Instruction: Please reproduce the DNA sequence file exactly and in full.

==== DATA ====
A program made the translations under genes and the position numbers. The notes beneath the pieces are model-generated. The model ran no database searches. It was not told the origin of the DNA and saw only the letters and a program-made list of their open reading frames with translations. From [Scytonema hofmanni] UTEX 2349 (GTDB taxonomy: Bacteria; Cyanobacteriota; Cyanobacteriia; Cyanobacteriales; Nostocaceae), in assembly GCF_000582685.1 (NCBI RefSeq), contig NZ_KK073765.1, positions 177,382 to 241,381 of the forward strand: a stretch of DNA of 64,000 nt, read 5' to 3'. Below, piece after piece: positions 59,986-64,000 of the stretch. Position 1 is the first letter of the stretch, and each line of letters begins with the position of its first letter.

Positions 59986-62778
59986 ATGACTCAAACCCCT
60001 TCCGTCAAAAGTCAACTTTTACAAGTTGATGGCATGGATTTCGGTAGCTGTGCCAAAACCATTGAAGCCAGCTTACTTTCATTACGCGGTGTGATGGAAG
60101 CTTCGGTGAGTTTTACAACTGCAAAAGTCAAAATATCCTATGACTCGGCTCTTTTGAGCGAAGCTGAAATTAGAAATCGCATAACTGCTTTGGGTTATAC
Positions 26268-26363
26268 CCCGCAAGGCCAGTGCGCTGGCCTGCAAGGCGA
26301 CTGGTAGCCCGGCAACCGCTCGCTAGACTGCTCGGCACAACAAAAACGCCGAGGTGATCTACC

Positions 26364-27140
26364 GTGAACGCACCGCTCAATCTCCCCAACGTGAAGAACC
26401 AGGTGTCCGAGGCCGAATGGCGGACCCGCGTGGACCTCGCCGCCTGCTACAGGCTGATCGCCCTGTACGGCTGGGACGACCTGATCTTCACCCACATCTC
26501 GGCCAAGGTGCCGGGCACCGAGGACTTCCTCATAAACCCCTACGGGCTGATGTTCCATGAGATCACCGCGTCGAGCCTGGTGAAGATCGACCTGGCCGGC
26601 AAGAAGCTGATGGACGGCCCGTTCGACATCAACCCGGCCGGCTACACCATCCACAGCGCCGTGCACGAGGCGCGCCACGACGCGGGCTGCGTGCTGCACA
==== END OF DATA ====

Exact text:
A program made the translations under genes and the position numbers. The notes beneath the pieces are model-generated. The model ran no database searches. It was not told the origin of the DNA and saw only the letters and a program-made list of their open reading frames with translations. From [Scytonema hofmanni] UTEX 2349 (GTDB taxonomy: Bacteria; Cyanobacteriota; Cyanobacteriia; Cyanobacteriales; Nostocaceae), in assembly GCF_000582685.1 (NCBI RefSeq), contig NZ_KK073765.1, positions 177,382 to 241,381 of the forward strand: a stretch of DNA of 64,000 nt, read 5' to 3'. Below, piece after piece: positions 59,986-64,000 of the stretch. Position 1 is the first letter of the stretch, and each line of letters begins with the position of its first letter.

Positions 59986-62778
59986 ATGACTCAAACCCCT
60001 TCCGTCAAAAGTCAACTTTTACAAGTTGATGGCATGGATTTCGGTAGCTGTGCCAAAACCATTGAAGCCAGCTTACTTTCATTACGCGGTGTGATGGAAG
60101 CTTCGGTGAGTTTTACAACTGCAAAAGTCAAAATATCCTATGACTCGGCTCTTTTGAGCGAAGCTGAAATTAGAAATCGCATAACTGCTTTGGGTTATAC
Positions 26268-26363
26268 CCCGCAAGGCCAGTGCGCTGGCCTGCAAGGCGA
26301 CTGGTAGCCCGGCAACCGCTCGCTAGACTGCTCGGCACAACAAAAACGCCGAGGTGATCTACC

Positions 26364-27140
26364 GTGAACGCACCGCTCAATCTCCCCAACGTGAAGAACC
26401 AGGTGTCCGAGGCCGAATGGCGGACCCGCGTGGACCTCGCCGCCTGCTACAGGCTGATCGCCCTGTACGGCTGGGACGACCTGATCTTCACCCACATCTC
26501 GGCCAAGGTGCCGGGCACCGAGGACTTCCTCATAAACCCCTACGGGCTGATGTTCCATGAGATCACCGCGTCGAGCCTGGTGAAGATCGACCTGGCCGGC
26601 AAGAAGCTGATGGACGGCCCGTTCGACATCAACCCGGCCGGCTACACCATCCACAGCGCCGTGCACGAGGCGCGCCACGACGCGGGCTGCGTGCTGCACA